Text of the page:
Favour Nerrise was interested in engineering even before she knew what it was. As young as 5 growing up in Cameroon, Favour was the one her family relied on to repair a broken television or telephone.
“I don’t know how or why, but I knew how to fix everything,” she said.
But Nerrise didn’t have a lot of guidance on how to channel her abilities.
“Exposure to engineering doesn’t really exist for my family,” she said. “Growing up, there wasn’t really anyone telling me that engineering was a path I could take. For a Black, African woman, no one is really telling you to become an engineer.”
Nerrise credits her mother with fostering her interests.
“My mom has the best tenacity in the world,” she said. “She would put me in every program possible. She didn’t go to college, but if I told her I found a flyer for something, she’d drive me, she’d pay for it, she’d make sure I got there.”
Nerrise competed in robotics, math, and science contests and spelling bees. She participated in summer programs at Johns Hopkins and MIT. And although she said she felt like she was just having fun and making friends, she was beginning to chart her path as an electrical engineer.
Now, at Stanford, Nerrise is trying to improve diagnoses for people with neurodegenerative disorders, such as Parkinson’s disease. She uses engineering principles to try to identify biomarkers that can help spot diseases earlier on so that they can be tracked.
Dr. Ehsan Adeli, an assistant professor at Stanford and one of Nerrise’s mentors in this work, praised her care, diligence, and ability to translate highly technical material into plain English.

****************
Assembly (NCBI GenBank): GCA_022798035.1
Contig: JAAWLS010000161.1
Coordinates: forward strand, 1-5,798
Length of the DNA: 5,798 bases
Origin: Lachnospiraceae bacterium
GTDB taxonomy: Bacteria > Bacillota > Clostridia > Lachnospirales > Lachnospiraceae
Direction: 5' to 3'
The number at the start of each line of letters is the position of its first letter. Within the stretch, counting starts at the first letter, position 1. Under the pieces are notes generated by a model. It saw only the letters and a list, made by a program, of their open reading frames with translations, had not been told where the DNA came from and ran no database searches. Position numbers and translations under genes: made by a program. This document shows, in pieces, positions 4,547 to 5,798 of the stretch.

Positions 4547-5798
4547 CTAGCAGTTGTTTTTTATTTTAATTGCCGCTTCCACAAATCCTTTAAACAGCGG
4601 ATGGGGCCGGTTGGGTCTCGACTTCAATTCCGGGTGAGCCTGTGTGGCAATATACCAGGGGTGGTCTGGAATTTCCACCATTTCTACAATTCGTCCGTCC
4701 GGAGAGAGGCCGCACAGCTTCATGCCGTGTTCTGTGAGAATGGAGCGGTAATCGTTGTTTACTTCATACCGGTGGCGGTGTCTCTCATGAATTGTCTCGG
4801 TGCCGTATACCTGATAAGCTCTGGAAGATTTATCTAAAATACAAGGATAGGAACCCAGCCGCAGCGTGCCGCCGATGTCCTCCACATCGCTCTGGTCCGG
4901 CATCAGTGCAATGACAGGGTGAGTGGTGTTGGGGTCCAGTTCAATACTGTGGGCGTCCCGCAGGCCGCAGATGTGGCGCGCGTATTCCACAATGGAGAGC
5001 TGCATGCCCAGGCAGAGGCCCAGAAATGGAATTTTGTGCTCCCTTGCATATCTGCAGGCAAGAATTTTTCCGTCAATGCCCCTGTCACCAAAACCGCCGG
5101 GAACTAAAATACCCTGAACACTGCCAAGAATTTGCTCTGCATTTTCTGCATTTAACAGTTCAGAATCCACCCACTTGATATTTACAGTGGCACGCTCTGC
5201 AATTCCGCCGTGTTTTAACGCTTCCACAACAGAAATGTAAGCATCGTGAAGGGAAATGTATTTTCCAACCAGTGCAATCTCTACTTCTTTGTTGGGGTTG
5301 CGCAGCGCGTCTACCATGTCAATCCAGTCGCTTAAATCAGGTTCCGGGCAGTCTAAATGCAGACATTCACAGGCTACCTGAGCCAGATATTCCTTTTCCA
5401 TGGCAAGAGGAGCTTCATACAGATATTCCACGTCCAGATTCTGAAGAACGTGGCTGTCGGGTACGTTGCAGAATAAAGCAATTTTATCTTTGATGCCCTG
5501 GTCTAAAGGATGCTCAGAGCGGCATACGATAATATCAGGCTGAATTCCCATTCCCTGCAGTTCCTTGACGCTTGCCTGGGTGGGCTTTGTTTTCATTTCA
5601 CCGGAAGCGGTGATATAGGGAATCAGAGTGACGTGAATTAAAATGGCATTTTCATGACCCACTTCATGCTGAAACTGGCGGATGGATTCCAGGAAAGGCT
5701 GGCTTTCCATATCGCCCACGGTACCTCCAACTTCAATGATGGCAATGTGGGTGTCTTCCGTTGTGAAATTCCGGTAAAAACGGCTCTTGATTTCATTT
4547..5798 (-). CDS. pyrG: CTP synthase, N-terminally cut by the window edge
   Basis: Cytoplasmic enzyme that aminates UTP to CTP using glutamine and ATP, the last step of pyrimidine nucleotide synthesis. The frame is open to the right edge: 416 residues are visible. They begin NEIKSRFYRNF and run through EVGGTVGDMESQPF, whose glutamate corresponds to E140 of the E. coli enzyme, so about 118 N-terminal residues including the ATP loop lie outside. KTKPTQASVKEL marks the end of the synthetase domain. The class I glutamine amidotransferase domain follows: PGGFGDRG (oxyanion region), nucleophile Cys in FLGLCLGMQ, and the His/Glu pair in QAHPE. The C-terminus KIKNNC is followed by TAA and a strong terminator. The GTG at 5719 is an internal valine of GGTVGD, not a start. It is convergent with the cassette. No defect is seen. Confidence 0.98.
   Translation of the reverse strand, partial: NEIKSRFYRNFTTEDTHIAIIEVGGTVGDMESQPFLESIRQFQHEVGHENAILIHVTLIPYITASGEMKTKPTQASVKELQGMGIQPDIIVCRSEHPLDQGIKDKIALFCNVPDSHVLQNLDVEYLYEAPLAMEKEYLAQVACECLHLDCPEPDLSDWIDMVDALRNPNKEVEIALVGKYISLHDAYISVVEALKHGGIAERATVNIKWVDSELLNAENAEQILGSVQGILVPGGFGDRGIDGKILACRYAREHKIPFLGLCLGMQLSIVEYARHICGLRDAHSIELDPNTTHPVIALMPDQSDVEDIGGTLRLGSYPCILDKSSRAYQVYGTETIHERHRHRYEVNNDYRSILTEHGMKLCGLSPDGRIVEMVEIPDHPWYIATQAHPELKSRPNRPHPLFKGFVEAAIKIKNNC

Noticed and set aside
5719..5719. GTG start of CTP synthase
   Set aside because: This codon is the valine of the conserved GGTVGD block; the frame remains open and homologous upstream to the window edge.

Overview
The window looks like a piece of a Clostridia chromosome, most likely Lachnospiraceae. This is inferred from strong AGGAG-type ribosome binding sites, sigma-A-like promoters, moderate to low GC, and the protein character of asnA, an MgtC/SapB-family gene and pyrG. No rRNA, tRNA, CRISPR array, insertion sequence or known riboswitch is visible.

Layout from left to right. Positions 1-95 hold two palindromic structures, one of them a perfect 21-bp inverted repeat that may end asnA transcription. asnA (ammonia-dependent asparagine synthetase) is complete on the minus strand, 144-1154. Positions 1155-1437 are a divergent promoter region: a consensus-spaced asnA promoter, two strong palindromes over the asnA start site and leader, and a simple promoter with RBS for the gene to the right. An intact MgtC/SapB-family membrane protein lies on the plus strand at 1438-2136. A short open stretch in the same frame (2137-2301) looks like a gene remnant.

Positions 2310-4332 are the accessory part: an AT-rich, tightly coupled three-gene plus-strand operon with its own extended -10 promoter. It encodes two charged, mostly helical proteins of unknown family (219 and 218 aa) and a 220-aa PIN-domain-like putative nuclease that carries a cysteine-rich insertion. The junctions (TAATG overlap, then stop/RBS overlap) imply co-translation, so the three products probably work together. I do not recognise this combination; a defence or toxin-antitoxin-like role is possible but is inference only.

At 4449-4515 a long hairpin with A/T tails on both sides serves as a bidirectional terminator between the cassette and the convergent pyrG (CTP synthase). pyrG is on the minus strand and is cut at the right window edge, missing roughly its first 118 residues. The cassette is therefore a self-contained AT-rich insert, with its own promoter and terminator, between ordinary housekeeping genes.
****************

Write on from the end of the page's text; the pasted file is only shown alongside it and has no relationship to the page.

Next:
“Everything you want from an excellent Pd.D. student, she has,” Adeli said. “She’s still finishing her second year, but she’s already more mature than even more senior researchers and Ph.D. candidates.”
But Adeli noted that what truly sets Nerrise apart is her work outside of the lab. Nerrise is also deeply concerned about neuro-ethics and serves on several committees tasked with examining issues surrounding neuro-ethics.
“We’ve developed tools that generate tremendous data that we could eventually collect from the brain,” Nerrise said. “We don’t explain to the layperson enough what that truly means for us to own and use that data. It might end up causing more disadvantages in the system.”
Nerrise said she hopes to create a podcast to bring together experts and regular people so that they can develop shared understandings of these issues. She said she feels a responsibility to help people in the same position that she was — aspiring engineers from minoritized backgrounds.
“There’s a major need to have Black engineers in positions of power so that other young Black kids will be able to see that engineering is a calling for them,” Nerrise said. “I got very blessed by stumbling into it, but don’t want that to be the same story for everybody else.”
Nerrise is the two-time president of the National Society of Black Engineers, an organization that she has been a part of since she was nine. She credits the group with helping her find belonging when she was struggling with people who looked at her weirdly or refused to pronounce her name correctly. As president, she focused on rebuilding the membership after COVID-19 and learned a lot about leadership.
“I was 21 years old, and I got to run a multimillion-dollar organization,” Nerrise recalls. “I think it’s absolutely insane to get that opportunity.”
Nerrise describes the role as the most fulfilling experience she has had so far. “They have me for life, for sure,” she said. “It’s my calling.”
Nerrise remains undecided about exactly what she’ll do after she gets her degree. Academia, entrepreneurship, and policy are all options. But Adeli is confident that no matter where she lands, Nerrise will make an impact. Adeli predicts, “she definitely will be a leader in neuroscience and machine learning.”